Transplace, a leading transportation management and logistics technology provider, announced Tuesday that it had acquired Green Bay, Wisconsin-based Lanehub. Lanehub is a freight collaboration platform that allows shippers and carriers to see where dedicated lanes in their networks overlap and to partner on improving asset utilization and reducing waste.
Transplace, based in Frisco, Texas, has $9 billion of freight under management and offers a wide range of technology and logistics solutions to its customers.
Lanehub demonstrated its technology at FreightWaves’ Transparency18 event in Atlanta in May 2018.
“This is a major milestone for our company because of how much more we can do as part of Transplace, a true leader in the global logistics industry,” said Mark Hackl, founder and CEO of Lanehub, in a statement. “With an industry-leading technology platform and $9 billion in freight under management, Transplace opens the door to an unrivaled network of carriers and shippers for unsurpassed freight lane collaborations and transportation cost reductions. We have high expectations about the opportunities ahead for our teams and customers as we join the Transplace organization.”
Frank McGuigan, chief executive officer of Transplace, said in a statement, “The strategic acquisition of Lanehub reinforces our mission to offer our customers the most advanced technologies, giving them a competitive advantage in the marketplace.
“Our expectation is that the combination will create even greater opportunities to connect and convert traditional one-way moves into more collaborative round trips, significantly reducing empty miles and poor asset utilization for the entire community of shippers and carriers on the Transplace platform. Unifying our teams and technologies is a win for all involved,” he said.
McGuigan explained in a phone interview with FreightWaves that the deal made sense because the companies’ missions were so closely aligned. Transplace focuses on identifying and executing what it calls “dynamic continuous moves” by combining shippers’ lanes into a balanced supra-network and fully utilizing available trucking capacity.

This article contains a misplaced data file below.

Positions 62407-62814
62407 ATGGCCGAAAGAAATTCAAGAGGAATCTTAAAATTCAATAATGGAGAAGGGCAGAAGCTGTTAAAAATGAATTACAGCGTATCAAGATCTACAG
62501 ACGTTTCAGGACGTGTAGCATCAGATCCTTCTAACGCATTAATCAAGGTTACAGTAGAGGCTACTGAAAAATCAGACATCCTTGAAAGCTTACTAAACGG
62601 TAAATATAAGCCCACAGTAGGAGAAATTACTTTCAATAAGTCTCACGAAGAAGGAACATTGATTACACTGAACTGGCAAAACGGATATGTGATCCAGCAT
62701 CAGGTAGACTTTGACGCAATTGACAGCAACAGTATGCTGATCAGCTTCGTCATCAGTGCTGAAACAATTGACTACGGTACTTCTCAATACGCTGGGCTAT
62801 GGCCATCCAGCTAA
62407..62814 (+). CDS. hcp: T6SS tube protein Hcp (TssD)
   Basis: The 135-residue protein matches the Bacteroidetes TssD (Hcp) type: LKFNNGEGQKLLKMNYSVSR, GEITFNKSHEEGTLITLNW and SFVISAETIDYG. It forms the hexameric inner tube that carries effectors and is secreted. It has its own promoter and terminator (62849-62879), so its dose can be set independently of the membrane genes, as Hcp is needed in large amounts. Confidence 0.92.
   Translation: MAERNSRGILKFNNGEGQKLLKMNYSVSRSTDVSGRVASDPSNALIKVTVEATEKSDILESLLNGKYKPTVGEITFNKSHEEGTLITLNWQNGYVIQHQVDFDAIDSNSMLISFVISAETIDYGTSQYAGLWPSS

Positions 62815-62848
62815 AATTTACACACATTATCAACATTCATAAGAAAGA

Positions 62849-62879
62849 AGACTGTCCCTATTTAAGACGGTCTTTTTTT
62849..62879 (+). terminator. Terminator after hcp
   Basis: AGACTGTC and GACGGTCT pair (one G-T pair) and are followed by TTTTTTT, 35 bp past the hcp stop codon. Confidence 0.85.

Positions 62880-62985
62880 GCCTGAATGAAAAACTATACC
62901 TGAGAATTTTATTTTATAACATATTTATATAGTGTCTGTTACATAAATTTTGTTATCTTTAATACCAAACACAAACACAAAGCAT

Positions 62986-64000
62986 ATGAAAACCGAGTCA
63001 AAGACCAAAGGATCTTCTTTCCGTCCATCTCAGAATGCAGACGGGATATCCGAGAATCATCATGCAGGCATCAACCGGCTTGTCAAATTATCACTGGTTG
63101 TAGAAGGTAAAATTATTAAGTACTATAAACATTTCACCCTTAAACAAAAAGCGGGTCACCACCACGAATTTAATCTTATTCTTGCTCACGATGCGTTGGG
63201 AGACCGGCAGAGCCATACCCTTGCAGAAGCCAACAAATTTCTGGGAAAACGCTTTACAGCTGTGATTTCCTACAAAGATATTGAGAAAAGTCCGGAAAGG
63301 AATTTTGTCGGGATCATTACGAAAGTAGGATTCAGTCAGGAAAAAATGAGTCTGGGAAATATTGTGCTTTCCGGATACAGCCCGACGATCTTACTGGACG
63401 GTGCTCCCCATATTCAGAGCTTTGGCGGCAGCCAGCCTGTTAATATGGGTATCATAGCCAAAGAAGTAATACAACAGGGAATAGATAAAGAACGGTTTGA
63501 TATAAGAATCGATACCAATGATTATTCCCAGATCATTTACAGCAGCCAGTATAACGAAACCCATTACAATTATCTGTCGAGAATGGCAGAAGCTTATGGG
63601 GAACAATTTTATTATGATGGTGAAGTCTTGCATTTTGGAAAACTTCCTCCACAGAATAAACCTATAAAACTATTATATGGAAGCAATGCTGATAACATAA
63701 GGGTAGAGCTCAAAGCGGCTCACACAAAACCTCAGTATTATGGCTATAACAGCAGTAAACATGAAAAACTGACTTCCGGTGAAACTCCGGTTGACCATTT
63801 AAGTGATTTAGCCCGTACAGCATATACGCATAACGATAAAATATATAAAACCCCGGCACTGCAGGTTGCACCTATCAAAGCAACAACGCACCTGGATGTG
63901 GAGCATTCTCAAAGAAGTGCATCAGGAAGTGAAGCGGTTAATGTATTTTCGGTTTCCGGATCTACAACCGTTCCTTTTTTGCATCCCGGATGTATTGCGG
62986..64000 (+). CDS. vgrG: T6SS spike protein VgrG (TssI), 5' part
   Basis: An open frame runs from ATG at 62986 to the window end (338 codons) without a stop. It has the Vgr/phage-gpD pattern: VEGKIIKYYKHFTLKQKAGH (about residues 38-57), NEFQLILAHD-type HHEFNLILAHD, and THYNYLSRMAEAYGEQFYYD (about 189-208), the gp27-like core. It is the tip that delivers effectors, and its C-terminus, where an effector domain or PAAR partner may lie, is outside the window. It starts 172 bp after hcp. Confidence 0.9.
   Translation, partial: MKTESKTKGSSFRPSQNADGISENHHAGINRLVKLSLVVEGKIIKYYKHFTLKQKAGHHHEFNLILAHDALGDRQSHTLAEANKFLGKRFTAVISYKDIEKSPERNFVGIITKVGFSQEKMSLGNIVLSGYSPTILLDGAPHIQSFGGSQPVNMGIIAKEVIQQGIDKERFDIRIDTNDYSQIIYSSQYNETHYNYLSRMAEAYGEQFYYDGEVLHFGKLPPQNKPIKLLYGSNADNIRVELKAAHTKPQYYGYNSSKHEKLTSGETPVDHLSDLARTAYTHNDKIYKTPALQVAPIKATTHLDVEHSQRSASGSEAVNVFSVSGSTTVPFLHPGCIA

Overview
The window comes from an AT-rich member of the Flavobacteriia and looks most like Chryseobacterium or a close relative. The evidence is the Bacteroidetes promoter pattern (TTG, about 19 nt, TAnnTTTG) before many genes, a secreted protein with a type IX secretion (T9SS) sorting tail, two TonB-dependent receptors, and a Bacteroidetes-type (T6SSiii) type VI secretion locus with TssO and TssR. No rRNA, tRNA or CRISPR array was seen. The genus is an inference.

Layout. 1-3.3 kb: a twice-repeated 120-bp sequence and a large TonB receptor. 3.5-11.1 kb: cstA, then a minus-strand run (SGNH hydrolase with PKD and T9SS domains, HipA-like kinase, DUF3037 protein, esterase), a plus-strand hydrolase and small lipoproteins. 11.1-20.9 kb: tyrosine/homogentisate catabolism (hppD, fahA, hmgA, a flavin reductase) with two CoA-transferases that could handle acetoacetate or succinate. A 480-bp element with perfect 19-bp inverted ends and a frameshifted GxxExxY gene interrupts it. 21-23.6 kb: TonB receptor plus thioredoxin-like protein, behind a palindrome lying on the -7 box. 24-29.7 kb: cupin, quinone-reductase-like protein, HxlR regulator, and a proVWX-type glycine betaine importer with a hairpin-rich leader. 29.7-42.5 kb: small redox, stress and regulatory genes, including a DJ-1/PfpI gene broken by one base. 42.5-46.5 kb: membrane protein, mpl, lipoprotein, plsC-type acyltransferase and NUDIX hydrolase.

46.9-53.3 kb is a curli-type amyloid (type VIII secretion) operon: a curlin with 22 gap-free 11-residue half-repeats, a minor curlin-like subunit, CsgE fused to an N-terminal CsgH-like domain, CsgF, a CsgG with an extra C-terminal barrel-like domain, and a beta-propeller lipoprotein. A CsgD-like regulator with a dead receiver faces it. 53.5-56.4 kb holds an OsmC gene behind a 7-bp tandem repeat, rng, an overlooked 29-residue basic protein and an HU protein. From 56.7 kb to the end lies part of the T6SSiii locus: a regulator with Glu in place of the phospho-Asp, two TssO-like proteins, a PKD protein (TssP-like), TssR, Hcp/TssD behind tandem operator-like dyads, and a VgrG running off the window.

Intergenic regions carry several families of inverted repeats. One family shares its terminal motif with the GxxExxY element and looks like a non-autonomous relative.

Similarly, Lanehub built a social network that enables shippers with overlapping transportation needs to collaborate on lanes, using algorithms to calculate cost savings and propose opportunities. More than 150 shippers uploaded freight data and lanes representing $23 billion in transportation spend to Lanehub’s platform; the company developed an expertise in consumer packaged goods, food, retail, manufacturing and automotive freight.
“It’s a pretty clean fit to bring them on,” McGuigan said, noting that while Lanehub was not a logistics provider and did not move freight, Transplace had the authority from its customers to automate shipments.
“In conversations with the Lanehub community, shippers were thrilled with the software, the scale and opportunity, but it takes a lot to get from identification to execution,” McGuigan said.
Lanehub’s collaboration model differs from how Transplace manages freight because in Lanehub, shippers see detailed information about each other’s networks so that they can decide where to work together. It’s a transparent model that generates trust between collaborators. Most of Transplace’s customers, on the other hand, have wanted to keep their freight data closer to their vests; they don’t necessarily need or want to know whose freight is filling the other leg of a dynamic continuous move.
The Lanehub acquisition allows Transplace to offer that kind of peer-to-peer transparency and collaboration to customers who want that kind of partnership, McGuigan said. Meanwhile, Transplace can offer its visibility technology to Lanehub’s customers.
“Our system recognizes opportunities for millions of dynamic continuous moves,” McGuigan said. “AI comes into play as you’re assessing the viability of every single one and filtering it to something that’s executable. What’s cool about Lanehub’s system is that their customers — because it’s a shared community — can see opportunities from any other customers and look for those views. Our customers inside our platform don’t have those views.”
McGuigan said that Transplace management learned about Lanehub through a number of different channels, including industry research and some shared customer relationships (Transplace and Lanehub have about 5% customer overlap).
“We met them and they were 100% focused on doing the right thing, had terrific penetration and a small team that absolutely believed more networks are going to be about driving continuous moves, increasing private fleet utilization and reducing carbon footprint. That’s a religion for them like it is for us,” McGuigan said.
Citing recent trends in technology startups and changing venture capitalist behavior, McGuigan said that he expected a shakeout in the tech space. Valuations based on gross margins and unit economics rather than sheer revenue growth should make it easier to transact M&A deals in 2020, McGuigan said, and Transplace is looking to roll up more technology companies as part of its platform offering.